A Florida Woman Charged with DUI After Riding Her Horse on the Highway Drunk.


Donna Byrne was arrested on Thursday by Polk County Sheriff deputies for riding a horse while drunk.

Sheriff deputies found Byrne on Combee Road near North Crystal Road in Lakeland, which is 35 miles east of Tampa on Thursday as a result of a passerby tip who saw Byrne. The passerby saw Byrne on a horse with a confused look and She thought Byrne could possibly be in danger which prompted her to notify the police. When the officers confronted Byrne she dismounted the horse and lost her balance, she also smelled of alcohol, and had bloodshot eyes.

Brian Bruchey, a spokesman for the Polk County Sheriff’s Office said, Byrne rode the horse for from Polk City about a 10 to 15-miles.

“We haven’t had a horse DUI that I’m aware of. We’ve had incidents of bicycle DUIs and motorcycle DUIs, so this was a different kind of thing.”

According to the Polk County Sheriff’s office, Donna Byrne, 53, is charged with a DUI for riding her horse equipped with a saddle and bridle, drunk on a Florida highway and faces a count of animal neglect. She put the horse in danger of being injured or killed while riding it on the highway while drunk. Depending on the state a person under the influence can be charged with a DUI and DWI while riding a horse.

An appellate court in California in 1993, ruled in People vs. Fong that people riding animals while on the street should follow the same rules as the drivers of vehicles, so, riding animals should be at a reasonably safe speed and no reckless behavior.

In Montana, however, riders on horseback can’t be arrested while under the influence because the state law’s conditions exclude mechanisms moved by “animal power.” The issue created a buzz in Montana in 2011, due to the state’s department of transportation airing a commercial in which a horse picked up its owner after a night of drinking.

Numerous criminal defense lawyers in Florida are doubtful of whether the DUI charge will hold up in Florida court. A Tampa attorney, Thomas Grajek, specializes in DUI cases, he believes Byrne can’t be charged with a DUI because the law in Florida states people riding animals on roadways or shoulders are not exposed to the same rules as automobile drivers they should be treated as pedestrians. Grajek believes Byrne would be charged with disorderly conduct or public intoxication like a pedestrian for riding a horse drunk and not a vehicle.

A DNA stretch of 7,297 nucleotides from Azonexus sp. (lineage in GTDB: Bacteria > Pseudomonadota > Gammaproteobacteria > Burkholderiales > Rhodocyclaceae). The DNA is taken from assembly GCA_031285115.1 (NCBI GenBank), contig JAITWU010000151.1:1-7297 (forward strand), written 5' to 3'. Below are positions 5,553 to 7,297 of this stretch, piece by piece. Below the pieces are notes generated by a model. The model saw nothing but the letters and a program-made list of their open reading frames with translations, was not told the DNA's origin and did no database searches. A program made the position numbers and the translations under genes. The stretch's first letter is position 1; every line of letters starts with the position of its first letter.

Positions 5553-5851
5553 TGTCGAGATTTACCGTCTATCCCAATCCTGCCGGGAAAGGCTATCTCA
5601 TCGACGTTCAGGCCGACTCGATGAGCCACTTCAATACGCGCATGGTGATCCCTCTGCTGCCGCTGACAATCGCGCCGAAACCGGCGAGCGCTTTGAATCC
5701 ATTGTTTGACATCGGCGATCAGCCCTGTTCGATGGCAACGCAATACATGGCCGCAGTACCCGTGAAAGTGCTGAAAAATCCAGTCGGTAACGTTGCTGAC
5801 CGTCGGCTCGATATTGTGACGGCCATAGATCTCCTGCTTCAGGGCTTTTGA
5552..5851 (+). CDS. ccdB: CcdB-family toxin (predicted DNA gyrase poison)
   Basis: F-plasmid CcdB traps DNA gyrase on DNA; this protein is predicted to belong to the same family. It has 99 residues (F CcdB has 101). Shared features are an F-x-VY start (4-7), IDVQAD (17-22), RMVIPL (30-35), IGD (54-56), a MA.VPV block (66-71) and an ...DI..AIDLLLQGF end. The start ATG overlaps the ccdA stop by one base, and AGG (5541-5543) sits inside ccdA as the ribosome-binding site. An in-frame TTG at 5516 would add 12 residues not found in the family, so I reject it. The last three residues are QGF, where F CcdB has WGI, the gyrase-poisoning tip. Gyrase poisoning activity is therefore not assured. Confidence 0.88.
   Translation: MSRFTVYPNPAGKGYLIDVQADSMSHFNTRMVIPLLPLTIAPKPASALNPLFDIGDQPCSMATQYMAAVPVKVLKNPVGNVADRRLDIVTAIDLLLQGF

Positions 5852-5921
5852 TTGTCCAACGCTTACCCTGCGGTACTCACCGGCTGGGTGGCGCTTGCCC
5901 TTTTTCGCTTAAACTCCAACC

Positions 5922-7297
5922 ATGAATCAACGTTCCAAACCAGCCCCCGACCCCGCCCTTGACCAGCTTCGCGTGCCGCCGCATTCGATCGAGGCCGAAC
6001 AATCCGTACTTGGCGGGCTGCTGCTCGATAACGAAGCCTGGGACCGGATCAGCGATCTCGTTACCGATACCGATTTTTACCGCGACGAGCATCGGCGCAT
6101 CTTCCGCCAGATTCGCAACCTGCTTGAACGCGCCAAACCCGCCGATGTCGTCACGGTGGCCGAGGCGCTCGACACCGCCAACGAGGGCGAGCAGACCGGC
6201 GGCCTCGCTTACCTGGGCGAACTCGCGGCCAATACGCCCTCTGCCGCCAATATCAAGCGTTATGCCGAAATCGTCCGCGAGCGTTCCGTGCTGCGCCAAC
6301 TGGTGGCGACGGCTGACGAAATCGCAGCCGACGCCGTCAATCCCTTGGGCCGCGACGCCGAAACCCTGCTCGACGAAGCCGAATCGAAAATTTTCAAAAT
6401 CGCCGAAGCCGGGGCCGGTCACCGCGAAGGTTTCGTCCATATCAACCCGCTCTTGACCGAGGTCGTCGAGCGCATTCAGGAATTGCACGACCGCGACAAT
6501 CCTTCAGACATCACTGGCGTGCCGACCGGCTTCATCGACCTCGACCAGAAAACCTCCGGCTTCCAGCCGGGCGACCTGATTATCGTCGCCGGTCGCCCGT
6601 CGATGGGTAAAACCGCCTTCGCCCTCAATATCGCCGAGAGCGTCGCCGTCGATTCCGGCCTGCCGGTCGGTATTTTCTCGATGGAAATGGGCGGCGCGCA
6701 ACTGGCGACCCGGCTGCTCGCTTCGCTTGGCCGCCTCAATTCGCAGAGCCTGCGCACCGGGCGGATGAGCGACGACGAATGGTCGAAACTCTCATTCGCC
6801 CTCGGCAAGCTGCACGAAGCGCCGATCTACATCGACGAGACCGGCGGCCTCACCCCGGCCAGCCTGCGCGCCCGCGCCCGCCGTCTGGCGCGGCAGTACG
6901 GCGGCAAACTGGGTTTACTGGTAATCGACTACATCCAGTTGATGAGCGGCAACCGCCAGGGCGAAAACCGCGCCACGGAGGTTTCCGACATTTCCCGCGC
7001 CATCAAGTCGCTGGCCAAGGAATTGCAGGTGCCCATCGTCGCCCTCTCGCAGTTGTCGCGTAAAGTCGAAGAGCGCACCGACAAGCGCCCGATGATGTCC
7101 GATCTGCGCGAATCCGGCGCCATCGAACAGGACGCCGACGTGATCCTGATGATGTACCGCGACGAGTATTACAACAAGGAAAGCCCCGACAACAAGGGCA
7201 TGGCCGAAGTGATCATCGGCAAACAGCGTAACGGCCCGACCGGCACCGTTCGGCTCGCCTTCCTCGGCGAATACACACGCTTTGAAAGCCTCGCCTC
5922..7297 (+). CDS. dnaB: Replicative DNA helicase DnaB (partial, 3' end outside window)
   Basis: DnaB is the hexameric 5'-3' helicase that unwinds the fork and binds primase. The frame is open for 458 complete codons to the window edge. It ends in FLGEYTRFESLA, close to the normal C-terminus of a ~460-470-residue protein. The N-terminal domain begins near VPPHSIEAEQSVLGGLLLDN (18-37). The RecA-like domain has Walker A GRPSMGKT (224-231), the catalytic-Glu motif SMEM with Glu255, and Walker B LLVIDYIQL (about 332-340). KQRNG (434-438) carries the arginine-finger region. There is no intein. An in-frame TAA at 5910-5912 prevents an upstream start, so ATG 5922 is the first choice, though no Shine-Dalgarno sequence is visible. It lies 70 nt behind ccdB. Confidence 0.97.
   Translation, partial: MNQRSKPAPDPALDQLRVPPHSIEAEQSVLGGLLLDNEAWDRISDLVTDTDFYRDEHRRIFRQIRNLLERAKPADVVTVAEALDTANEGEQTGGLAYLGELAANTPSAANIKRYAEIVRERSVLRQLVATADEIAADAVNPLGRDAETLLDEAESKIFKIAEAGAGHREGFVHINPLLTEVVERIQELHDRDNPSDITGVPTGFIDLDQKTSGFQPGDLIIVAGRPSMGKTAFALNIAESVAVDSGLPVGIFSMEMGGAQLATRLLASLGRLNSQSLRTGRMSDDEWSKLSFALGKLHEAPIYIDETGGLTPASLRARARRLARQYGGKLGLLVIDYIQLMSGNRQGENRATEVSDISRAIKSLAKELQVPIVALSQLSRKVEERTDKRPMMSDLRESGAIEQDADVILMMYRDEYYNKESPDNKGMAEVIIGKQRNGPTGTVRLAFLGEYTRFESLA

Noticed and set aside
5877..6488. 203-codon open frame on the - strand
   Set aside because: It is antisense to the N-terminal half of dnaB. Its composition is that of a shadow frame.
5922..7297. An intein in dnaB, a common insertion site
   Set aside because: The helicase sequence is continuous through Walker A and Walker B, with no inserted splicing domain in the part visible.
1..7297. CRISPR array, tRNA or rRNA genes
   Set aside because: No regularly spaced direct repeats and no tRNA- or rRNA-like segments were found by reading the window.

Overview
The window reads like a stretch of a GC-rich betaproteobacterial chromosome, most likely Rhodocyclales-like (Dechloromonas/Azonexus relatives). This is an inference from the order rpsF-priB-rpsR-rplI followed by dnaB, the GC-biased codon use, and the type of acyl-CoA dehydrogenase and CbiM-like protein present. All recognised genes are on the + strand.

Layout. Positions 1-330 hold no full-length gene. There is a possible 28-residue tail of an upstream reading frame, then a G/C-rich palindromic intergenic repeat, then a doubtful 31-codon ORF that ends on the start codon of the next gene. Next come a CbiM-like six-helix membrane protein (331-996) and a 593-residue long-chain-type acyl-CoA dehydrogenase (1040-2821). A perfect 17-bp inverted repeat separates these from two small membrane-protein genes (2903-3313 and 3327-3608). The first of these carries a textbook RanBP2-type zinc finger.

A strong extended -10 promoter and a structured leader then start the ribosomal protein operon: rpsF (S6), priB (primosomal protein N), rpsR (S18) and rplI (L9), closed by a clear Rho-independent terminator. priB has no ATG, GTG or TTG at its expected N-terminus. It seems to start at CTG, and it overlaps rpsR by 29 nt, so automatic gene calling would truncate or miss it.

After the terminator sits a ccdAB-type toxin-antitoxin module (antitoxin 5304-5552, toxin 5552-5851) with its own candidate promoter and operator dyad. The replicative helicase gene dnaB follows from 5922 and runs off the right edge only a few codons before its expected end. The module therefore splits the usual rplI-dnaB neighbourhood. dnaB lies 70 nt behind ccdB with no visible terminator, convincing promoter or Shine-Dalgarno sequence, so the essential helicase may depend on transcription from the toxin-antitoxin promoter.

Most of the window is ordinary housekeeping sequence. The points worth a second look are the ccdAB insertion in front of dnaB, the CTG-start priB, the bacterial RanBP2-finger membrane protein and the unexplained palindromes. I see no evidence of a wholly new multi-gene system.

During Byrne’s sobriety test she registered blood-alcohol levels of .157 and .161, twice the state’s legal limit of .08. The officers then arrested her, and the horse was taken to the Polk County Sheriff’s Animal Control livestock facility.

“The road she was stopped on was a very busy road,” Bruchey said. “Of course, if somebody hit the horse, then that person would be in danger. And (Byrne) was a danger to herself.”

The officer who arrested Byrne, according to Bruchey the sheriff’s department spoke person, he had enough information for probably cause to consider the horse a vehicle. No immediate comment has been made by The Polk County State Attorney’s office.

“I can tell you it’s going to be interesting if (the DUI charge) goes through,” Bruchey said. “The way sheriffs look at it, the woman put a saddle and bridle on this horse and was riding it to get from point A to point B. For all intents and purposes, we look at that as a vehicle.”

Byrne could not be reached for a comment. However, according to officers, her criminal history includes five felony and ten misdemeanor charges, consisting of cruelty to animals, drug possession, probation violation and criminal traffic.


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